calculating the pulse response of said propagation channel as a function of said error signal and said first and/or second estimations and/or said corrected estimation.
18. Reception method according to claim 17, wherein said step of calculating of the pulse response at a given time/frequency position depends on the first estimation when the value of the error signal is lower than a second predetermined threshold, and it depends on the second estimation when the value of the error signal is greater than or equal to the second predetermined threshold.
19. Reception method according to claim 1, wherein said multicarrier signal is of an Orthogonal Frequency Division Multiplex (OFDM) type.
20. Reception method according to claim 19, wherein said multicarrier signal is of Digital Radio Mondiale (DRM) type.
21. Device for the reception of a multicarrier signal comprising a sequence of symbols in time, each symbol comprising a plurality of carriers carrying data, at least one of the symbols comprising at least one reference pilot, wherein the device comprises:
a first channel estimator, which estimates a propagation channel from at least one first set of said data, outputting a first estimation of said propagation channel according to a first estimating technique taking account of said reference pilot(s);
a second channel estimator, which estimates said propagation channel from said first set, outputting a second estimation of said propagation channel according to a second estimating technique, distinct from said first technique;
a comparator, which compares said first and second estimations, outputting an error signal; and
a detector, which detects at least one interfering signal in said propagation channel by analysis of said error signal.
Description
CROSS-REFERENCE TO RELATED APPLICATION

This Application is a Section 371 National Stage Application of International Application No. PCT/EP2005/055488, filed Oct. 24, 2005 and published as WO 2006/051036 on May 18, 2006, not in English.

FIELD OF THE DISCLOSURE

The field of the disclosure is that of digital communications, particularly applied in DAB (Digital Audio Broadcasting), DVB-T (Digital Video Broadcasting Terrestrial) or DRM (Digital Radio Mondiale) types of digital radio broadcasting systems, and in telecommunications (ADSL, Hyperlan2, etc.).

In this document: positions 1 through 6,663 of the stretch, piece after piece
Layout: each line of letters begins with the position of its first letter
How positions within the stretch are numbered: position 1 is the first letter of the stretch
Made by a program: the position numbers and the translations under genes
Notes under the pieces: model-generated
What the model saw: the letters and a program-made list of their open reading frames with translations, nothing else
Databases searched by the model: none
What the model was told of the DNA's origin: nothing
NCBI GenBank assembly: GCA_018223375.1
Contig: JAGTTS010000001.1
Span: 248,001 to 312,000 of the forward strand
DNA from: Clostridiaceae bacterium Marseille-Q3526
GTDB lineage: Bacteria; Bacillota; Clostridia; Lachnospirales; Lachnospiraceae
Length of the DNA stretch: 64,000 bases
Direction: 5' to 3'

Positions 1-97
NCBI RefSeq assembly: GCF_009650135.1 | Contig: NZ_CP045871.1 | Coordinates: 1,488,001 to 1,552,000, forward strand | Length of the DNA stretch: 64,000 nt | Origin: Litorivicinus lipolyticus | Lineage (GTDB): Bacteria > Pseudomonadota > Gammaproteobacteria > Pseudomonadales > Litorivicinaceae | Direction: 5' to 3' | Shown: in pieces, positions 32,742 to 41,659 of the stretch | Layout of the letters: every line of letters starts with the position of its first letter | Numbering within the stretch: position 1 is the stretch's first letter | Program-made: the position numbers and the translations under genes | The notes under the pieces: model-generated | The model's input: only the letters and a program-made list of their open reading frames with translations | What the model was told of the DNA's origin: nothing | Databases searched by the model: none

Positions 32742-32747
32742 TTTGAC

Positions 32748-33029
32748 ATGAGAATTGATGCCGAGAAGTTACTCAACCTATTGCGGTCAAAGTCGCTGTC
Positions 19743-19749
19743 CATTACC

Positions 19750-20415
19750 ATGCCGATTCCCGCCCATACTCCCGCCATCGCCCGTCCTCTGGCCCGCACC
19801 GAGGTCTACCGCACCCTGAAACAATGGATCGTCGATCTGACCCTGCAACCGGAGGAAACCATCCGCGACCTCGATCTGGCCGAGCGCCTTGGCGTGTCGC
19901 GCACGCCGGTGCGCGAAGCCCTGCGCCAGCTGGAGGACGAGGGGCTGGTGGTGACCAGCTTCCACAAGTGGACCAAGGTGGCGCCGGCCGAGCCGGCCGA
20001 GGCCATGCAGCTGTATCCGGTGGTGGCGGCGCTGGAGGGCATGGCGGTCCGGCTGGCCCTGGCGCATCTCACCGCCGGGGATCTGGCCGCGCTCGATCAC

In particular but not exclusively, the invention relates to DAB, DVB-T, DVB-H, DRM type receivers that use an OFDM (Orthogonal Frequency Division Multiplex) type demodulation which is more and more used in the above mentioned domains.

More precisely, the disclosure proposes to reduce the influence of co-channel jammers in reception, for signals using for example an OFDM type modulation.

BACKGROUND 1. Reminder About the Principle of OFDM Modulation

OFDM modulation consists of making a distribution in the time-frequency space of symbols with duration Tu (called the useful symbol time) on a plurality of carrier frequencies that are independently modulated for example in QPSK (Quadrature Phase Shift Keying) or QAM (Quadrature Amplitude Modulation), for example with 16, 64, 256, etc. states. The OFDM technique thus breaks the channel into cells along the time axis 11 and the frequency axis 12 as illustrated in FIG. 1. Each carrier is orthogonal to the previous carrier.

The channel with predetermined width 13 is decomposed into a sequence of frequency sub-bands 14 and a sequence of time segments 15 (also called time intervals).

A dedicated carrier is assigned to each time/frequency cell. Therefore, we will distribute the information to be transported over all these carriers, each modulated at low speed, for example by a QPSK or QAM type modulation. An OFDM symbol comprises all information carried by the set of carriers at time t.

This modulation technique is particularly efficient in situations in which multipaths are encountered. Thus, as illustrated on FIG. 2 that presents a set of OFDM symbols 21, the same sequence of symbols reaching a receiver by two different paths is like the same information arriving at two different instants and that is additive. These echoes cause two types of faults:

intra-symbol interference: addition of a symbol with itself with a slight phase shift,

inter-symbol interference: addition of a symbol with the next symbol and/or the previous symbol with a slight phase shift.

A “dead” zone called a guard interval 22 is inserted between transmitted symbols, the duration Δ of which is chosen to be sufficiently large compared with spreading of echoes. These precautions will limit inter-symbol interference (as the interference is absorbed by the guard interval). Thus, each OFDM symbol 21 comprises a guard interval 22 and data 23.

On reception, carriers may also have been attenuated (destructive echoes) or amplified (constructive echoes) and/or subject to a phase rotation.

Pilot synchronisation carriers, also called reference pilots (often with an amplitude greater than the useful data carriers), are also inserted to calculate the channel transfer function so that the signal can be equalised before demodulation. The value and position of these reference pilots in time/frequency space are predefined and known to receivers.

FIG. 3 thus presents the OFDM structure in mode A of a set of DRM symbols, illustrating the distribution of reference pilots 31 in the time/frequency space. This structure is described particularly in DRM standard ETSI ES 201 980.

FIG. 4 presents another example of an OFDM structure of a set of DVB-T symbols illustrating the distribution of reference pilots 41 among useful data 42 in the time/frequency space.